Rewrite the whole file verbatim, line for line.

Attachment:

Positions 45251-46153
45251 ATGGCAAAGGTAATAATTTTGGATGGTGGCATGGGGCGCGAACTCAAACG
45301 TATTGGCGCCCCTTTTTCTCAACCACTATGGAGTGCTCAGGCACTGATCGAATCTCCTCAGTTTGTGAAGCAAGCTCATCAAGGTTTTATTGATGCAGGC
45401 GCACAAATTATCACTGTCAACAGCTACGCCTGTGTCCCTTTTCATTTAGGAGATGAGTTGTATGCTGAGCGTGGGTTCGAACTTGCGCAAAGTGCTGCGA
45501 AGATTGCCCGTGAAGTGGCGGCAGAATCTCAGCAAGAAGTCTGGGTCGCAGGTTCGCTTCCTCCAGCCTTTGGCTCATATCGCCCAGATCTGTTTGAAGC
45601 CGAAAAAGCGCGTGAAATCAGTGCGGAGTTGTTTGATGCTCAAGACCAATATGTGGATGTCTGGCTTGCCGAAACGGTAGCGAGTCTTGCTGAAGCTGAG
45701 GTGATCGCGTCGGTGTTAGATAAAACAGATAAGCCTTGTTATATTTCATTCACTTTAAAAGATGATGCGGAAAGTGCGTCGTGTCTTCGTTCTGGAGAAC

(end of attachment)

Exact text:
Positions 45251-46153
45251 ATGGCAAAGGTAATAATTTTGGATGGTGGCATGGGGCGCGAACTCAAACG
45301 TATTGGCGCCCCTTTTTCTCAACCACTATGGAGTGCTCAGGCACTGATCGAATCTCCTCAGTTTGTGAAGCAAGCTCATCAAGGTTTTATTGATGCAGGC
45401 GCACAAATTATCACTGTCAACAGCTACGCCTGTGTCCCTTTTCATTTAGGAGATGAGTTGTATGCTGAGCGTGGGTTCGAACTTGCGCAAAGTGCTGCGA
45501 AGATTGCCCGTGAAGTGGCGGCAGAATCTCAGCAAGAAGTCTGGGTCGCAGGTTCGCTTCCTCCAGCCTTTGGCTCATATCGCCCAGATCTGTTTGAAGC
45601 CGAAAAAGCGCGTGAAATCAGTGCGGAGTTGTTTGATGCTCAAGACCAATATGTGGATGTCTGGCTTGCCGAAACGGTAGCGAGTCTTGCTGAAGCTGAG
45701 GTGATCGCGTCGGTGTTAGATAAAACAGATAAGCCTTGTTATATTTCATTCACTTTAAAAGATGATGCGGAAAGTGCGTCGTGTCTTCGTTCTGGAGAAC